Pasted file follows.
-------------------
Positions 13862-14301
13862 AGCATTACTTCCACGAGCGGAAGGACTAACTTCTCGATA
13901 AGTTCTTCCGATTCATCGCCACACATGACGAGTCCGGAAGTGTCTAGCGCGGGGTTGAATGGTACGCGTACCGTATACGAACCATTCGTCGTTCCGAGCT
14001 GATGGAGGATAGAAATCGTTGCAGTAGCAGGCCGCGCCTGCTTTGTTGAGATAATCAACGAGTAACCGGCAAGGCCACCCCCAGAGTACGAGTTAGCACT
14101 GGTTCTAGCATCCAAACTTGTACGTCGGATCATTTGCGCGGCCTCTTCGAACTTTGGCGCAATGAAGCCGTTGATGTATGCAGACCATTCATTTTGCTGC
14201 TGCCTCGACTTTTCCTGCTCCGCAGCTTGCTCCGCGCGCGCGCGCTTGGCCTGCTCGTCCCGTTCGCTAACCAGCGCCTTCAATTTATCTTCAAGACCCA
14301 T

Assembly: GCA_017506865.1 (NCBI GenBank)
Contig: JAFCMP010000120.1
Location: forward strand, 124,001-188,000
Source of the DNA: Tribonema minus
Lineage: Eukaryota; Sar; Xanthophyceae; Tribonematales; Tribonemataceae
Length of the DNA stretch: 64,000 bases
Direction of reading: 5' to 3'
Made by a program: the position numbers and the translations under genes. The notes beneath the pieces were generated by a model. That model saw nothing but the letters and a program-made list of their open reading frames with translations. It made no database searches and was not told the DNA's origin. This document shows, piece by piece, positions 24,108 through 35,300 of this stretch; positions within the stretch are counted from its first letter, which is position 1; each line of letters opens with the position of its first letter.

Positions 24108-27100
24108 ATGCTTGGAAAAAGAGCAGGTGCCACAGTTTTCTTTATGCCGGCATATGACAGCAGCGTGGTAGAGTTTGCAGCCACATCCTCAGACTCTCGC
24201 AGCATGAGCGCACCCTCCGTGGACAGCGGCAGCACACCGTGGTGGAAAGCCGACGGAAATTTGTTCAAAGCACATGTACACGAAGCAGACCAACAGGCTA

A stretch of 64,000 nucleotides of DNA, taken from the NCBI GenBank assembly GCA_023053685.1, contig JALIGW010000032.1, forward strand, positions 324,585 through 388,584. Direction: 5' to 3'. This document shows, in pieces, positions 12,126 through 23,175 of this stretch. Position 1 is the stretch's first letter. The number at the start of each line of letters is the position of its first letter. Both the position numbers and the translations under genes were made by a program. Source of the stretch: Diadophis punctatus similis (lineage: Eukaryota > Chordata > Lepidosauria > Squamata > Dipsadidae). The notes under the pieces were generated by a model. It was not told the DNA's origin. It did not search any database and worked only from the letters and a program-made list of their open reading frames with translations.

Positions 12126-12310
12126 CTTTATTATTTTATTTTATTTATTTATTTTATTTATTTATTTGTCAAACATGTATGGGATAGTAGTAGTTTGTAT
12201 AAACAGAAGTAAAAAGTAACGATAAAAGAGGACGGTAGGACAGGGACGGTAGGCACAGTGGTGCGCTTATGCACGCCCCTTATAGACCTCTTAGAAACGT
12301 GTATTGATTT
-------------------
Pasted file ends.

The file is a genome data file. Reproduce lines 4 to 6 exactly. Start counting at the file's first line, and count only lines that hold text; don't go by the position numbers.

14001 GATGGAGGATAGAAATCGTTGCAGTAGCAGGCCGCGCCTGCTTTGTTGAGATAATCAACGAGTAACCGGCAAGGCCACCCCCAGAGTACGAGTTAGCACT
14101 GGTTCTAGCATCCAAACTTGTACGTCGGATCATTTGCGCGGCCTCTTCGAACTTTGGCGCAATGAAGCCGTTGATGTATGCAGACCATTCATTTTGCTGC
14201 TGCCTCGACTTTTCCTGCTCCGCAGCTTGCTCCGCGCGCGCGCGCTTGGCCTGCTCGTCCCGTTCGCTAACCAGCGCCTTCAATTTATCTTCAAGACCCA